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Heart Rate Variability Testing


A look at your nervous system function through a “crystal ball.”

What is Heart Rate Variability?

Heart Rate Variability, or “HRV” is the intervals between each heartbeat. When a person is in good health, there is normally a very small but detectable variability of time between each heartbeat. When we stop functioning optimally, this variability narrows and gradually becomes rigid. Heart Rate Variability testing is a proven measure of cardiovascular risk as well as predictor for a myriad of chronic degenerative disorders including hypertension and immune disease. It offers the patient a realistic glimpse of their current health status and an opportunity to pursue a healthy tract into their future.

What is a Heart Rate Variability Test?

The HRV test lasts about 8-9 minutes and is completely painless. A strap is placed around the chest that monitors 448 heartbeats—the first half lying down on your back, and the second half standing. The machine measures the intervals between each heartbeat. Heart Rate Variability is well researched and provides a quick and easy assessment of the Autonomic Nervous System function. The autonomic nervous system is the part of our nervous system that controls the functions that we usually have no conscious control over. We have no conscious control over these functions because they are essential for life and can’t depend on us “remembering” to perform them.

What is the Autonomic Nervous System?

The ANS regulates the basic life-sustaining functions of the body such as the heart beat, heart rate, blood pressure, body temperature, respirations, turning on and off the function of the cells, glands, and organs, maintaining acid/alkaline balance of the blood, saliva, and urine, digestion of food, balancing glandular functions, stimulating and inhibiting the body and its parts.

The Autonomic Nervous System is divided into two parts:

  • Sympathetic Nervous System “SNS”

  • Parasympathetic Nervous System. “PSNS”

The Sympathetic Nervous System is our “arousal system.” It activates the “fight-or-flight” mechanism when the body detects danger. The sympathetic nervous system is also like the daytime nervous system. It gives us the energy we need to live daily. It also regulates how well our cells get oxygenated and absorb nutrients.

The Parasympathetic Nervous System controls “calming responses” such as sleep, relaxation and digestion. The parasympathetic nervous system works more at night, when the body needs to regenerate our cells and tissues for the next day. Many people’s parasympathetic systems have been weakened, and this is easily seen on the Heart Rate Variability Test.

The Sympathetic Nervous System is like the “gas pedal” in your car.

The Parasympathetic Nervous System is like the “brake pedal” in your car.

Both the sympathetic and the parasympathetic nervous systems are important, and they must be in balance at all times. In a healthy person, the SNS and PSNS are in balance. When we are not able to deal with stress in a constructive way, the SNS is often too high, and the PSNS is too low. Since the PSNS controls many systems in the body, then all of those systems are depressed and don’t function optimally.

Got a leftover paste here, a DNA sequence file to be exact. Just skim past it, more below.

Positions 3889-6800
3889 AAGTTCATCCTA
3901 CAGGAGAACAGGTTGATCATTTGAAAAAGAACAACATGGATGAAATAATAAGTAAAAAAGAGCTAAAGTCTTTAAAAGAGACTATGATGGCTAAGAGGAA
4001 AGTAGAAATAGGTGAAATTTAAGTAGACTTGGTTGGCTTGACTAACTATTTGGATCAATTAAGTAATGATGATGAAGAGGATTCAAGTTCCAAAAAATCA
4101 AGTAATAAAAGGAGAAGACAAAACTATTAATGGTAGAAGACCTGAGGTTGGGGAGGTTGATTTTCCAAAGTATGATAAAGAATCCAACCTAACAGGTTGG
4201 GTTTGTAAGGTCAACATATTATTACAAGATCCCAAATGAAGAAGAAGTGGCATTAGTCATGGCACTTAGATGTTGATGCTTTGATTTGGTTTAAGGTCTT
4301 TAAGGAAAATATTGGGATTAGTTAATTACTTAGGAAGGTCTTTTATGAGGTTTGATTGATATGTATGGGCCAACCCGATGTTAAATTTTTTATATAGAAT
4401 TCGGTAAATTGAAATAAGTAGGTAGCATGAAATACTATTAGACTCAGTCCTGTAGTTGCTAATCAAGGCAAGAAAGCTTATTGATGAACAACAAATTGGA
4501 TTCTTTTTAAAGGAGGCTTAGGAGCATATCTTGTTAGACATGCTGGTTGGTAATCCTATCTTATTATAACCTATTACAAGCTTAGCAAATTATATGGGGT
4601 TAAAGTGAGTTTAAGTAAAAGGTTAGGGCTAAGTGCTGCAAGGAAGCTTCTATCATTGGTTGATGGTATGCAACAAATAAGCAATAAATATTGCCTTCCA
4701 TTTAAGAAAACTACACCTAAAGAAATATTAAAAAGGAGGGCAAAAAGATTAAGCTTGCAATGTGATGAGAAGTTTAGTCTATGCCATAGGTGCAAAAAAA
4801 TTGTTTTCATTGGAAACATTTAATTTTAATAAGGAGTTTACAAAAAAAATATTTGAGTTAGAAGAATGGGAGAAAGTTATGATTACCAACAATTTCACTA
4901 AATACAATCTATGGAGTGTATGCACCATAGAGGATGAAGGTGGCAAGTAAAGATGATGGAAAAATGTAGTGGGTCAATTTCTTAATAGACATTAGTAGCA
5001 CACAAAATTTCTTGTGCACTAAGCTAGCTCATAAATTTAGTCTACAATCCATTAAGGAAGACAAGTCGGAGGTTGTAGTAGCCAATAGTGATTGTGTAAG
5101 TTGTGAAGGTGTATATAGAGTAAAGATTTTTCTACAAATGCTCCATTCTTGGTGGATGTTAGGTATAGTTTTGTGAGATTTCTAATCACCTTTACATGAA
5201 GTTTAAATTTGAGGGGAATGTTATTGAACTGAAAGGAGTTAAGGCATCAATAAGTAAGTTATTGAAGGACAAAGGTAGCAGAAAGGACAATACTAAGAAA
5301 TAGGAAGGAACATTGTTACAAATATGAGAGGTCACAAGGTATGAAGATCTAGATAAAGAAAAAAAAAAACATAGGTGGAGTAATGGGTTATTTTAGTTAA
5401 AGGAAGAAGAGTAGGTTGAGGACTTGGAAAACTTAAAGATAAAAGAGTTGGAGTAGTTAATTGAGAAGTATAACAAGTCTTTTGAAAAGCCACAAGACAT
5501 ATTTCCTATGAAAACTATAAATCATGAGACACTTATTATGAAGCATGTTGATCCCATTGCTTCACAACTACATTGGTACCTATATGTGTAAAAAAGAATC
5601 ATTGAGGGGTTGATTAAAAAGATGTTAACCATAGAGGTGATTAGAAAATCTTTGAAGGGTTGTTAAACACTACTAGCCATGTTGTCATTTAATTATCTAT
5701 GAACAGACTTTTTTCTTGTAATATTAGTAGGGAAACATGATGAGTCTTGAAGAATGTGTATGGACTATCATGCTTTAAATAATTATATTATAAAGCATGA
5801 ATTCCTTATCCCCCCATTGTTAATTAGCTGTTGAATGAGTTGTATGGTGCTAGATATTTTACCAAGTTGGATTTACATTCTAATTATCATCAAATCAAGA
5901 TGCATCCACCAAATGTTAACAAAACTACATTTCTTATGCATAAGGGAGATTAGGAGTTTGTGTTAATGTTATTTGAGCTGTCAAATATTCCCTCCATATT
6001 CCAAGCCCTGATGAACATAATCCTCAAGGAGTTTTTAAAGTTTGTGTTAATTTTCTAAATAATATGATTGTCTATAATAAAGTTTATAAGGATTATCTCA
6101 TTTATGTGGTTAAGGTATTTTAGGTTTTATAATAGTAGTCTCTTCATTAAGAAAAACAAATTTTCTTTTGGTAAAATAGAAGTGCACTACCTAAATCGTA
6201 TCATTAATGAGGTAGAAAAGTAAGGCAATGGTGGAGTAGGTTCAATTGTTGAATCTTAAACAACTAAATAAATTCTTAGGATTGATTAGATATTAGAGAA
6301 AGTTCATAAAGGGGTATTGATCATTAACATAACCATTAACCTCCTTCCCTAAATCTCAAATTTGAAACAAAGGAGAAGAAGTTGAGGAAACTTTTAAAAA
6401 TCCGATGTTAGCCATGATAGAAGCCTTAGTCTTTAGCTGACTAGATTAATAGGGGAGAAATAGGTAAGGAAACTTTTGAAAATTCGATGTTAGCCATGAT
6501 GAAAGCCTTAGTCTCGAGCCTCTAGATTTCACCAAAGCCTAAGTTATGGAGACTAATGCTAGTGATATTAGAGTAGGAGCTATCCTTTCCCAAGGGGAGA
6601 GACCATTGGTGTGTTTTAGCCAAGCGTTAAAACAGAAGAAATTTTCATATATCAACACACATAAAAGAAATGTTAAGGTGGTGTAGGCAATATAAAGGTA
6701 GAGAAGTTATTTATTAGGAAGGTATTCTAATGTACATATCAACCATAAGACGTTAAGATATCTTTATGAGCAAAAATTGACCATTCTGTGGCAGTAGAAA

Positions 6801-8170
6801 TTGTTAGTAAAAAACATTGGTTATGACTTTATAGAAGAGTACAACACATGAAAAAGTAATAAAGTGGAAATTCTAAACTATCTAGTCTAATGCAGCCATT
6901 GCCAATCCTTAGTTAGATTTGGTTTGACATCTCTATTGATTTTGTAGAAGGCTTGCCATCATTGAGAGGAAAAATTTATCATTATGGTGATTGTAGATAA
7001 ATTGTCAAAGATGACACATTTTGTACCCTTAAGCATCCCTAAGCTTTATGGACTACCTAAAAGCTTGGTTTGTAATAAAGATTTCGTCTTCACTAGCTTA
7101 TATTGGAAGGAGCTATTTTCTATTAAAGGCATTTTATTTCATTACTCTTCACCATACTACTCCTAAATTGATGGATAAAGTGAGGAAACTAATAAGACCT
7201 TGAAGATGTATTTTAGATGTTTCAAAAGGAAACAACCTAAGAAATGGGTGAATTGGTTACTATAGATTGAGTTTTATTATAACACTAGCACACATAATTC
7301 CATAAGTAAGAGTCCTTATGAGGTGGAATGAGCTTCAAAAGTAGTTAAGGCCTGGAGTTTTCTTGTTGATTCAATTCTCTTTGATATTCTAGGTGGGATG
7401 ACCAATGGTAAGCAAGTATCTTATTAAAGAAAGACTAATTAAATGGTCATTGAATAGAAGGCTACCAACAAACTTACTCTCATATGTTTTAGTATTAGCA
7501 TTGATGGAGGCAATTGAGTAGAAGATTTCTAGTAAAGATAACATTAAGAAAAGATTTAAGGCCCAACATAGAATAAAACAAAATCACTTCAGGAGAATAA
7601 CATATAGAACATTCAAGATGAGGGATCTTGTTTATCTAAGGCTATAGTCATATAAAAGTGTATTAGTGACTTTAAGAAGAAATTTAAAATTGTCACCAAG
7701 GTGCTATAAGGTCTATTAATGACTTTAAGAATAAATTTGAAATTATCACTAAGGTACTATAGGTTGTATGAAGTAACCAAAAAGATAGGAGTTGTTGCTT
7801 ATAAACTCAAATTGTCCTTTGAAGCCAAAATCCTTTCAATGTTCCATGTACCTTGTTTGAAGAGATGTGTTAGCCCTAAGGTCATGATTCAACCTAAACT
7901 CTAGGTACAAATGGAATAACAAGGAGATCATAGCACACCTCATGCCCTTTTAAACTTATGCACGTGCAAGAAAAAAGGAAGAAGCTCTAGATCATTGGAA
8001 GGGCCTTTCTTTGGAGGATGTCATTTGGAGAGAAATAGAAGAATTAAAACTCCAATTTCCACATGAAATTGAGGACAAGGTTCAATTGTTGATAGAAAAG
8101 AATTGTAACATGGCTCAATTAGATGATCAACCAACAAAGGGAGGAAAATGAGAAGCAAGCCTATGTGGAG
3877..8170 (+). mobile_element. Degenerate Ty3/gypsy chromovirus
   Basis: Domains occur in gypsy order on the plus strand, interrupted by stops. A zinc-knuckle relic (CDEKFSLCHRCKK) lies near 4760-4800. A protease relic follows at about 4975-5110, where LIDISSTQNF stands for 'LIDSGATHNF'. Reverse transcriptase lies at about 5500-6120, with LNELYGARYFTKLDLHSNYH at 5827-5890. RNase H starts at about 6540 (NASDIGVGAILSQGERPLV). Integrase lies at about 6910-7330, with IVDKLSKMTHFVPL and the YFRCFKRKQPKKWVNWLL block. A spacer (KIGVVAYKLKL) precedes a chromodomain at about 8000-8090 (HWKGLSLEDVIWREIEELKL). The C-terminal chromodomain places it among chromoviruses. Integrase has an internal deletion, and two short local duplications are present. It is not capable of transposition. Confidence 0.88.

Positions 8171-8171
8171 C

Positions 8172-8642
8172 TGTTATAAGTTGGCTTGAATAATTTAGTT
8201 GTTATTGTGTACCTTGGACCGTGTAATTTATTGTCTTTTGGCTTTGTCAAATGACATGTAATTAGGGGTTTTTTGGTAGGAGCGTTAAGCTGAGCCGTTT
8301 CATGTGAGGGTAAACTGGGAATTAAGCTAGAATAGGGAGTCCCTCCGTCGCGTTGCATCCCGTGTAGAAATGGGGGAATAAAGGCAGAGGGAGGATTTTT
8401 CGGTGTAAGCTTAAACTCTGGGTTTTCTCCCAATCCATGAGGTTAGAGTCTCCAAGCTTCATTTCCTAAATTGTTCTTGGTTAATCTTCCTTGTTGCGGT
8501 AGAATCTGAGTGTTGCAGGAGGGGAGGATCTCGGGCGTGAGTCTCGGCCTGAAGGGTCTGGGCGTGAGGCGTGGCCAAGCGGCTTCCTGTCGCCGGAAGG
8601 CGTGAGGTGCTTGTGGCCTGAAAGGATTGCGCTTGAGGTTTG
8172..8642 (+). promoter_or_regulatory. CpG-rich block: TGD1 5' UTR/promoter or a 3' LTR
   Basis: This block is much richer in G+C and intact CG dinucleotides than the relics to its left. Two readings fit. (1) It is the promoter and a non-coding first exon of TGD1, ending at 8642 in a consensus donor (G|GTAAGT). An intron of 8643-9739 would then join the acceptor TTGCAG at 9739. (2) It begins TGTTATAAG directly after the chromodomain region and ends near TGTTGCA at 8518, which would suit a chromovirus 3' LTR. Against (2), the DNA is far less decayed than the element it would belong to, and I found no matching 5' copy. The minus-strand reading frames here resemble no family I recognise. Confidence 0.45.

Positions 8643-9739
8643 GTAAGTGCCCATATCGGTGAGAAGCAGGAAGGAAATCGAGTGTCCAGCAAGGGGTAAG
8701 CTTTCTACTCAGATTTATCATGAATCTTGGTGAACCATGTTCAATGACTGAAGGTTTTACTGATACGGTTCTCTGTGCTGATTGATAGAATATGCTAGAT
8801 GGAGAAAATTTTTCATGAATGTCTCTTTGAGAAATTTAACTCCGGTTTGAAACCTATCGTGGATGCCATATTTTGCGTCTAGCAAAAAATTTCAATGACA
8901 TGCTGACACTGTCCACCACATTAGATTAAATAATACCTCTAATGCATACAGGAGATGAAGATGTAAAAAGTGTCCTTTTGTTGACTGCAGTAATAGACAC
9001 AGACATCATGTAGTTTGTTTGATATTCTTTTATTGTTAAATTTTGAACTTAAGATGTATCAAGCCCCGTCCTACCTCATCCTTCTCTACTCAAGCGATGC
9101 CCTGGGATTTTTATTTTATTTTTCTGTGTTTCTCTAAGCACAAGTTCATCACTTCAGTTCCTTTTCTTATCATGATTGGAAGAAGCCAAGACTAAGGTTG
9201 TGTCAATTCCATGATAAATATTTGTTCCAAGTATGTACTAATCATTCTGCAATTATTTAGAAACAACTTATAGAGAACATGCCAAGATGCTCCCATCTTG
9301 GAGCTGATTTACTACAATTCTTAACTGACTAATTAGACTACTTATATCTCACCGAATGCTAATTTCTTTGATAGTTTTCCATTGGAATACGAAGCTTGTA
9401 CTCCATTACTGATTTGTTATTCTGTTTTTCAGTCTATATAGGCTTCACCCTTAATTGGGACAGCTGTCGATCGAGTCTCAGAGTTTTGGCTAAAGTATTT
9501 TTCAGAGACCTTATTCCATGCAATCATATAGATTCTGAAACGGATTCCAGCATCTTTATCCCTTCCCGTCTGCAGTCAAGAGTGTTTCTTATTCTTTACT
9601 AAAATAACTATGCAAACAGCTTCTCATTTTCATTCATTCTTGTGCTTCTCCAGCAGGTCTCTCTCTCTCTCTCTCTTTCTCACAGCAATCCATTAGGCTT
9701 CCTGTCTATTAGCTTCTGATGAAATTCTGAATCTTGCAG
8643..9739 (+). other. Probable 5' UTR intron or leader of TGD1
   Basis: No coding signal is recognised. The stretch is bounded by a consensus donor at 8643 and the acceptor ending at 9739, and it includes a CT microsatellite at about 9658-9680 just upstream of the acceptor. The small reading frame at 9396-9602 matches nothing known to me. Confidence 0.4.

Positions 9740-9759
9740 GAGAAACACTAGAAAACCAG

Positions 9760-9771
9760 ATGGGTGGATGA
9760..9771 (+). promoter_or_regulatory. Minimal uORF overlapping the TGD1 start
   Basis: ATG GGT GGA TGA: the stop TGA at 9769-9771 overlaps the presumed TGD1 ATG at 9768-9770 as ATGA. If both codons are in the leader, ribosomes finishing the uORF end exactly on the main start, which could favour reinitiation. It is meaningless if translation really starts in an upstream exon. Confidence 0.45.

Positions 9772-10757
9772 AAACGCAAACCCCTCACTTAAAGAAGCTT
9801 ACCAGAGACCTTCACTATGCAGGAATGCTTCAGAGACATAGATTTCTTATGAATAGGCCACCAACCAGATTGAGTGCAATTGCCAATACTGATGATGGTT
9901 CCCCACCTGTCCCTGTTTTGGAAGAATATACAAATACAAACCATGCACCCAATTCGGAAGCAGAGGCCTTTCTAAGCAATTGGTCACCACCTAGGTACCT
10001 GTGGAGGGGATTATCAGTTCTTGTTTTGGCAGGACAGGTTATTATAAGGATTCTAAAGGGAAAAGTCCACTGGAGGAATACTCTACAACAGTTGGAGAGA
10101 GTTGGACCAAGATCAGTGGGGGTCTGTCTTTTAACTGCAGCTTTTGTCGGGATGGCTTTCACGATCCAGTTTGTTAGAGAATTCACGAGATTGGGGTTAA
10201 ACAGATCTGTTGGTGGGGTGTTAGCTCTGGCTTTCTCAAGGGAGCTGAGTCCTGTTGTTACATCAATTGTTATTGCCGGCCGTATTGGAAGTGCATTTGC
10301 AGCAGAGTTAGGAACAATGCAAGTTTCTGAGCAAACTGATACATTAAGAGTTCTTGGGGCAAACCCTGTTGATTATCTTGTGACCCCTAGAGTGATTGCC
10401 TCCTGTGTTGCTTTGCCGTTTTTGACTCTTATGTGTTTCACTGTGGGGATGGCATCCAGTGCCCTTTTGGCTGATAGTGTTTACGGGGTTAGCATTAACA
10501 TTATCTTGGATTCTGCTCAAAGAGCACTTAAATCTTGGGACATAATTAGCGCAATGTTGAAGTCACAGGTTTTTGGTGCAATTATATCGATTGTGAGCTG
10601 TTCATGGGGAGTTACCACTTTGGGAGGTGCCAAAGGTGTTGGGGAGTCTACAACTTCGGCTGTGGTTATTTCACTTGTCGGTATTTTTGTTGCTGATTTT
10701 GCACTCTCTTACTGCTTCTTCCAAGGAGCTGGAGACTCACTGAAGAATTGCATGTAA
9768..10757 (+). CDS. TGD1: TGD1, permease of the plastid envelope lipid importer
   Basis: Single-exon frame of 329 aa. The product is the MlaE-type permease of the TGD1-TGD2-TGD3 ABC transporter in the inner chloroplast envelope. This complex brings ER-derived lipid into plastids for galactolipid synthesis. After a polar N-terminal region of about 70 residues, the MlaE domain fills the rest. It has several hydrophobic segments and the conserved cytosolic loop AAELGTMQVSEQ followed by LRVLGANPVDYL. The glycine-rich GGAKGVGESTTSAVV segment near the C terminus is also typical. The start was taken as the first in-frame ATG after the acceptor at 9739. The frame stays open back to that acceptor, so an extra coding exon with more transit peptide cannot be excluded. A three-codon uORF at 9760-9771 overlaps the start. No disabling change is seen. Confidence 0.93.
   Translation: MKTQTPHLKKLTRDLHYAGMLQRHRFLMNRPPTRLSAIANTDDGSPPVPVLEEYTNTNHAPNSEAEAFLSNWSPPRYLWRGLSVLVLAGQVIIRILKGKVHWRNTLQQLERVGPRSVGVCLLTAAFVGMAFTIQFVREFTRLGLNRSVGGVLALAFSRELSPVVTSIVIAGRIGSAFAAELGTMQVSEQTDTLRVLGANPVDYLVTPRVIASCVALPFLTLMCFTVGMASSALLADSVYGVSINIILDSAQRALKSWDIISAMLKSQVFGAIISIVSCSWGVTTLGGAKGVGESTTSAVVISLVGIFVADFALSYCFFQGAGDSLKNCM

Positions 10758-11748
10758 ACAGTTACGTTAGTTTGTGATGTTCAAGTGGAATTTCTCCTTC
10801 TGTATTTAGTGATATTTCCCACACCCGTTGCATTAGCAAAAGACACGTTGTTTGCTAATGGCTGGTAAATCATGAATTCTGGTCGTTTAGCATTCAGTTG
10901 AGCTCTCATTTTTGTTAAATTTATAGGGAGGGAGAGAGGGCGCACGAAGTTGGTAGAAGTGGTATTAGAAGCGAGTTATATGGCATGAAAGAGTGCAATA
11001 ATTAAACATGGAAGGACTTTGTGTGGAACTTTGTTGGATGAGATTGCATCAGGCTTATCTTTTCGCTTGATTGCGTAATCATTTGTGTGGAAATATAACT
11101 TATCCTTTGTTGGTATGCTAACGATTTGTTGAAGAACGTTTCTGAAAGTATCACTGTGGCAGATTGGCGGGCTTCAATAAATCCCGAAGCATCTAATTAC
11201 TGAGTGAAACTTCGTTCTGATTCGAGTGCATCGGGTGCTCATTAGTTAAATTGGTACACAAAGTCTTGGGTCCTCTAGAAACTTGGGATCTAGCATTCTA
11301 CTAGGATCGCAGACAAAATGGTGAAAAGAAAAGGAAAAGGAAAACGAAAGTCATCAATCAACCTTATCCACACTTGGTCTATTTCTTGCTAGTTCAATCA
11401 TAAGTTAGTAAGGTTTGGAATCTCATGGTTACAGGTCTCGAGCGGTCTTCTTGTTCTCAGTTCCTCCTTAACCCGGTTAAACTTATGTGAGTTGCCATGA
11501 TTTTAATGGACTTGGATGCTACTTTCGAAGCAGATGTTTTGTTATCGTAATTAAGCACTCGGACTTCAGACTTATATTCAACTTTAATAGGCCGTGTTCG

Remember, we need to have both, just like you need to have a gas pedal and a brake pedal in your car. But if one is not working properly, it can make driving quite a challenge.

Illness, Injury, Stress and your Autonomic Nervous System

The body requires a way to cope with the stress load placed on it every day. Stressors placed on the body in the form of poor diet, fear, danger, general stress, and lack of sleep accumulate and lead to the development of degenerative conditions and premature aging. The parasympathetic nervous system is responsible for keeping the stressors under control or maintaining balance.

When we are dealing with acute and/or chronic illnesses, injuries (whether new or old), and excessive stresses, then our autonomic nervous system is out of balance. In our office, we can assess your autonomic nervous system with this 8-9 minute test that gives us a printout of how your SNS and PSNS are functioning. Then the test can be re-performed over time to see how effective any treatment (supplements, diet, exercise, etc) is working.

With this autonomic nervous system assessment, we can see how much Functional Reserve the patient has. Functional Reserve could be likened to a “savings account” in your body. It’s what your body has in reserve to help in times of need from illness, injury and stress. This guides us in how much therapy can be tolerated at this time. As improvements are made, then additional therapies will be more successful. We can also see the level of functioning of the patient’s general physiology.

What Does The Test Commonly Show?

What we see from this test time and time again are people whose SNS (gas pedal) is too high, meaning too much inability to stay healthy in the face of stress, and whose PSNS (brake pedal) is too low, meaning that the systems of digestion, metabolism, elimination and so forth, are depressed and not functioning as well as needed to promote health. If you have a depressed PSNS it doesn’t matter how hard you diet, or how many supplements you take or how much exercise you do. A depressed PSNS will get in the way of these things working optimally. In addition, a weak PSNS can often be a sign of prolonged emotional stress that may be hidden.

In Conclusion:

Monitoring the autonomic nervous system in fact is an accepted measure of health of the nervous system. It has been found to be extremely helpful in monitoring your health status as you progress through our programs.

The HRV test is used in our office for the monitoring of these systems.


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